If you come into contact with it, you might experience skin or eye irritation and mild respiratory problems. These symptoms are usually temporary. Get out of the water and rinse your skin and eyes thoroughly. If the symptoms don’t subside, seek medical advice. Also, refrain from eating any seafood caught in a red tide-affected area.

Red Tide is sometimes confused with Red Drift Algae, which resembles seaweed and occasionally appears in large quantities on the beaches of Sanibel. This seaweed is different from red tide and is not harmful. However, if left to rot on the beaches, it can cause an unpleasant smell and develop harmful bacteria. Occasionally a Sanibel beach might be closed if the presence of Red Drift Algae leads to the water becoming contaminated. 

Sun exposure is one of the biggest health dangers

Sun exposure is possible the biggest danger to the health of visitors to Sanibel.
Photo by Onela Ymeri on Unsplash

Sun exposure is one of the largest health dangers to holidaymakers on the island. Luckily there are plenty of simple ways to keep you and your family safe while still enjoying the sun on Sanibel Island. 

  • Use a sunscreen or sunblock with a high SPF factor, and remember to reapply throughout the day. 
  • Wear a hat with a wide brim to protect your head, face, and neck.
  • Stay hydrated, especially if engaging in physical activity.
  • Consider sitting in the shade during peak sunshine hours.
  • Remember that the sun can be intense even if the day doesn’t feel too hot. A cool breeze can trick you into thinking otherwise. 
  • Be aware that when you’re around water, the sun’s power increases due to its reflection on the water. Invest in decent sunglasses to protect your eyes if spending a lot of time on or near the water. 

Are the waters safe in Sanibel Island?

The waters around Sanibel Island are generally safe
Photo by Philippe Murray Pietsch on Unsplash

None of the beaches on Sanibel Island have lifeguard services, so your water safety is in your own hands. Luckily, most beaches have calm, shallow, child-friendly waters, especially along the south coast. But, some areas are prone to dangerous currents and rip tides, such as Turner Beach at the north of the island, where the waters of Blind Pass surge out into the gulf. And around the Sanibel Lighthouse on the Eastern point, where swimming is discouraged due to swift currents.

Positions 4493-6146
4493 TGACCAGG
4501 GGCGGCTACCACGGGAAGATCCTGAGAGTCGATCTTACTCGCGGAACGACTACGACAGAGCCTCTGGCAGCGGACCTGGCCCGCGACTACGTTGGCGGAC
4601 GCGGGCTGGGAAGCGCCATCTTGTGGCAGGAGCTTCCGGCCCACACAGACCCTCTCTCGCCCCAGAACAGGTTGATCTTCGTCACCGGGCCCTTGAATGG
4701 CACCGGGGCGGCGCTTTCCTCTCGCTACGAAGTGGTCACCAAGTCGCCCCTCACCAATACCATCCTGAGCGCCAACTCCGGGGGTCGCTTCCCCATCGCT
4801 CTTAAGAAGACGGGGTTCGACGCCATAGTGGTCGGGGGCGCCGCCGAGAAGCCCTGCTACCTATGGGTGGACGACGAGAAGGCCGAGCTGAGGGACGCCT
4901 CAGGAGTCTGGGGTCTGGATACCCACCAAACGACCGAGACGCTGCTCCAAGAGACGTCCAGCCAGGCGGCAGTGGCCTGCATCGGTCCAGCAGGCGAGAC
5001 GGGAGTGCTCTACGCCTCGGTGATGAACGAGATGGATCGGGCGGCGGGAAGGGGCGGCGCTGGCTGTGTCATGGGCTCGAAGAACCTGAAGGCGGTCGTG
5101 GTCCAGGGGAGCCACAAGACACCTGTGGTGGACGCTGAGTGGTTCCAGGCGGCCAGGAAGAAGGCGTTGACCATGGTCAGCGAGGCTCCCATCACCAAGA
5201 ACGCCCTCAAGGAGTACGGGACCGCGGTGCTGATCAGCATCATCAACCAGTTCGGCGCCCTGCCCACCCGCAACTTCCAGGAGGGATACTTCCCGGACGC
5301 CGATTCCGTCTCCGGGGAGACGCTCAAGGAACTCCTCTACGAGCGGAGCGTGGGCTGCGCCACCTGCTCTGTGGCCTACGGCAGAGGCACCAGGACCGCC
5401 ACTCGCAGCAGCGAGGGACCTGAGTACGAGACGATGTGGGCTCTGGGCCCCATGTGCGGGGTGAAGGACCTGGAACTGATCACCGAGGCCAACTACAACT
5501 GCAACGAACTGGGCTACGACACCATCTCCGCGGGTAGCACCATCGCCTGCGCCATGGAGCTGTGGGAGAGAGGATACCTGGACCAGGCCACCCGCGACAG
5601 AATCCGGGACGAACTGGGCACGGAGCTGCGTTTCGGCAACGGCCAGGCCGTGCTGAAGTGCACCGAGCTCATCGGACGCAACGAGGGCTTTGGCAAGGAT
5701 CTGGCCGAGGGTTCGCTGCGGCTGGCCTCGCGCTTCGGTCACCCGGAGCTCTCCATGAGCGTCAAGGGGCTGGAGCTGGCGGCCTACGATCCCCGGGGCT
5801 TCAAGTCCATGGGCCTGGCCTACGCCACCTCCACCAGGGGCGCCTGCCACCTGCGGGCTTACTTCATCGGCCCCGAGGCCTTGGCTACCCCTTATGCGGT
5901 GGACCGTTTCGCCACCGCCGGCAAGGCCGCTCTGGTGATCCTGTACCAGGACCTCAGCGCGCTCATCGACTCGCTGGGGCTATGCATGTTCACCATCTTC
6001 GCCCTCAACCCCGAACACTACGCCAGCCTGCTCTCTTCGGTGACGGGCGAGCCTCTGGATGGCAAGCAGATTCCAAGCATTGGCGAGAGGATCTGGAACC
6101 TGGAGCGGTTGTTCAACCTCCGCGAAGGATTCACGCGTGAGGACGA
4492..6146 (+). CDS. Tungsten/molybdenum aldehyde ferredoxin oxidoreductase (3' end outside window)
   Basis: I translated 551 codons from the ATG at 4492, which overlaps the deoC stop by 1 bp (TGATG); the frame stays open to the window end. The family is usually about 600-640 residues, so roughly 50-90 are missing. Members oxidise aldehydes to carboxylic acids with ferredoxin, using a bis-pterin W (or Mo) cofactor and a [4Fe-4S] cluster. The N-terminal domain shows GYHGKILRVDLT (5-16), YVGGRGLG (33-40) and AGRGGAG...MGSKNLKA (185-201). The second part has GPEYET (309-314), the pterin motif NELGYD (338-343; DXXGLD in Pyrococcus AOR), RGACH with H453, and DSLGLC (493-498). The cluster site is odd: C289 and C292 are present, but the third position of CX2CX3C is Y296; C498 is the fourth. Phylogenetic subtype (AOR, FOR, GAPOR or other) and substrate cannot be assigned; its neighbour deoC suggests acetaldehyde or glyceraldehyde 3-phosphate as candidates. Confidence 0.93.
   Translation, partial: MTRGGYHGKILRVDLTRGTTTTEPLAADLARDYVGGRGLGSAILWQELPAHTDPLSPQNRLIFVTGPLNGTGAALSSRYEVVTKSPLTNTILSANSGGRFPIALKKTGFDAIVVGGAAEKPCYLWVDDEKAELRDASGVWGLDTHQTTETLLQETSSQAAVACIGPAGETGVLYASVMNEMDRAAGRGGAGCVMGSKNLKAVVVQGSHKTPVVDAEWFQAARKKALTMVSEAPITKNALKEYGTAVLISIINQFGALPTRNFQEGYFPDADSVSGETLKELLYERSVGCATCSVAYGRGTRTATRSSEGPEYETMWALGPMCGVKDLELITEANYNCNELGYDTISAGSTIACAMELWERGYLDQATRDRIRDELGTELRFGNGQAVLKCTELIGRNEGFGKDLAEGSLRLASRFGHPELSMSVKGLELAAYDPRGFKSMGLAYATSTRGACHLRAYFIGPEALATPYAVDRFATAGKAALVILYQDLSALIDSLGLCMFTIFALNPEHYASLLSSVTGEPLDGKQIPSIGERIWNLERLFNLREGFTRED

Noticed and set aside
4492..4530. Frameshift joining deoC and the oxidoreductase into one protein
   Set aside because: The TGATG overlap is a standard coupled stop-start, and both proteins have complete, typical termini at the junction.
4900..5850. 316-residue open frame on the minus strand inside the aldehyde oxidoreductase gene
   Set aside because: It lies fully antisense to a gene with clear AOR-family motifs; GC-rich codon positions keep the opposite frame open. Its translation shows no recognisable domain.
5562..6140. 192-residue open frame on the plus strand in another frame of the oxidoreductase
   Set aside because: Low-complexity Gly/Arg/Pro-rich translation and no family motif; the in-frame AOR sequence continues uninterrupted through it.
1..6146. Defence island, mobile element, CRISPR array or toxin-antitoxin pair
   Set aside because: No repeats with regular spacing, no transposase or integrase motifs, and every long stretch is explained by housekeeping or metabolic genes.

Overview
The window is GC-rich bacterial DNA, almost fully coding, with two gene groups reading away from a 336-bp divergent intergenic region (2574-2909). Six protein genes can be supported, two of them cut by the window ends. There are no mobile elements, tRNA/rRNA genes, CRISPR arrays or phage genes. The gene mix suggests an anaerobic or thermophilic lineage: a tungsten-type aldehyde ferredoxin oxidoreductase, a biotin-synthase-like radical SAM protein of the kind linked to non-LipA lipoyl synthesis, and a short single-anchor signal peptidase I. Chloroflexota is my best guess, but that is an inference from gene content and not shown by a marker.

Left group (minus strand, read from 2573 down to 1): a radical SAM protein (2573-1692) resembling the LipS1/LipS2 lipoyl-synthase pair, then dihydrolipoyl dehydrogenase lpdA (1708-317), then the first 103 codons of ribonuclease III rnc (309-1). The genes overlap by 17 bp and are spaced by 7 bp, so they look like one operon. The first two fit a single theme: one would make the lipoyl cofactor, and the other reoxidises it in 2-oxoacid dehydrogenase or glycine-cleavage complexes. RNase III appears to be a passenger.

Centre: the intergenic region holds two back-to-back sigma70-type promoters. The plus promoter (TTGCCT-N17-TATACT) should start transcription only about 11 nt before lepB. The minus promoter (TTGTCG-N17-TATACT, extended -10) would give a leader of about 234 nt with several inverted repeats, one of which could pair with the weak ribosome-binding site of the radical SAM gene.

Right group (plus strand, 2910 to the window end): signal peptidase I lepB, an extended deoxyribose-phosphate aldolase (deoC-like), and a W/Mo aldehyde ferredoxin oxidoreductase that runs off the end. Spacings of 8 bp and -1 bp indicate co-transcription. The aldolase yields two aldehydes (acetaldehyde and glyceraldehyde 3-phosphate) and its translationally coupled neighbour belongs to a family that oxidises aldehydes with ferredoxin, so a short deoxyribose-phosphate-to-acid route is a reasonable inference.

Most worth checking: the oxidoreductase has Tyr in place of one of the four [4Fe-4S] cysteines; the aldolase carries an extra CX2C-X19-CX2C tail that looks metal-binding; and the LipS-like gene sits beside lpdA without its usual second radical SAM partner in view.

In general, you’ll find the waters of Sanibel safe if you follow a few simple rules:

  • Pay attention to the conditions and any warning signs before entering the water.
  • Always supervise children.
  • Don’t swim alone. If you must, let someone know where you’ve gone and when you’ll be back. 
  • Be careful of winds when going out on inflatables.
  • If the weather turns nasty, don’t take any risks. Stay out of the water. 

Weather safety in Sanibel Island

Florida is the lightning strike capital of the US
Photo by Annie Nyle on Unsplash

Despite Florida’s reputation as a hurricane state, they don’t often hit Sanibel Island. In the last 60 years, there have only been 4 hurricanes that impacted the island, so you shouldn’t be too concerned. However, there is a risk, so it’s good to be aware. 

The Atlantic hurricane season runs from June to September, but the highest risk for Florida and Sanibel is mid-august to September. If you’re holidaying during this time, check with your accommodation to see what safety precautions and procedures are in place. If you are thinking of moving to Sanibel, the responsibility lies with you to ensure your home and family are prepared. There’s plenty of information out there to help you get organized. 

Hurricanes might be rare, but summer storms are a common occurrence on Sanibel island. And since Florida is known as the lightning strike capital of the US, it’s wise to be aware of them. If a storm is on its way, stay off the beaches and out of the water. Head home and stay indoors until it has passed. 

But rest assured that authorities in Florida and Sanibel Island monitor the weather closely. If any storms or hurricanes are on their way, the local news will be reporting it, and you should get plenty of warning. Keep an eye on any information posted by your accommodation, and follow any safety or evacuation instructions they issue. 

Sanibel Island is the seashell capital of the US
Photo by Erin Caher on Unsplash

Is Sanibel Island safe to visit?

Yes, Sanibel Island is a safe place to visit. Crime levels are extremely low, and there are few natural hazards or health issues to be worried about. The biggest health risk to visitors of Sanibel Island is probably sun exposure, so be safe during the summer, cover-up, wear a hat, sit in the shade and remember to hydrate. 

What is the most dangerous animal on Sanibel Island?

The most dangerous animals on Sanibel Island are the alligators who are drawn to the island for its climate and abundance of wetlands. Sightings of alligators are common; however, attacks on humans are not. You can stay safe on Sanibel Island by being cautious around canals and lakes, not swimming at dawn or dusk, and never approaching or trying to feed any alligators you come across. 

What do I do if something goes wrong?

Sanibel has a dedicated police and fire department to call if anything goes wrong. In addition, there are medical practitioners and emergency dentists on the island and a full-service hospital 15 minutes away on the mainland. 

Several organizations monitor such things as water safety, incoming storms, and the presence of sharks. So keep an eye on the local news and pay attention to any warnings posted on beaches or in your accommodation. 

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Anita is from Wales and has been a travel addict since her first trip to Australia ten years ago. Since then she's lived and worked in Oz, New Zealand and Canada, worked many ski seasons and travelled widely through South East Asia, Morocco, India and Europe. She's a nomad, freelance writer, foodie, compulsive reader, tea addict and animal lover.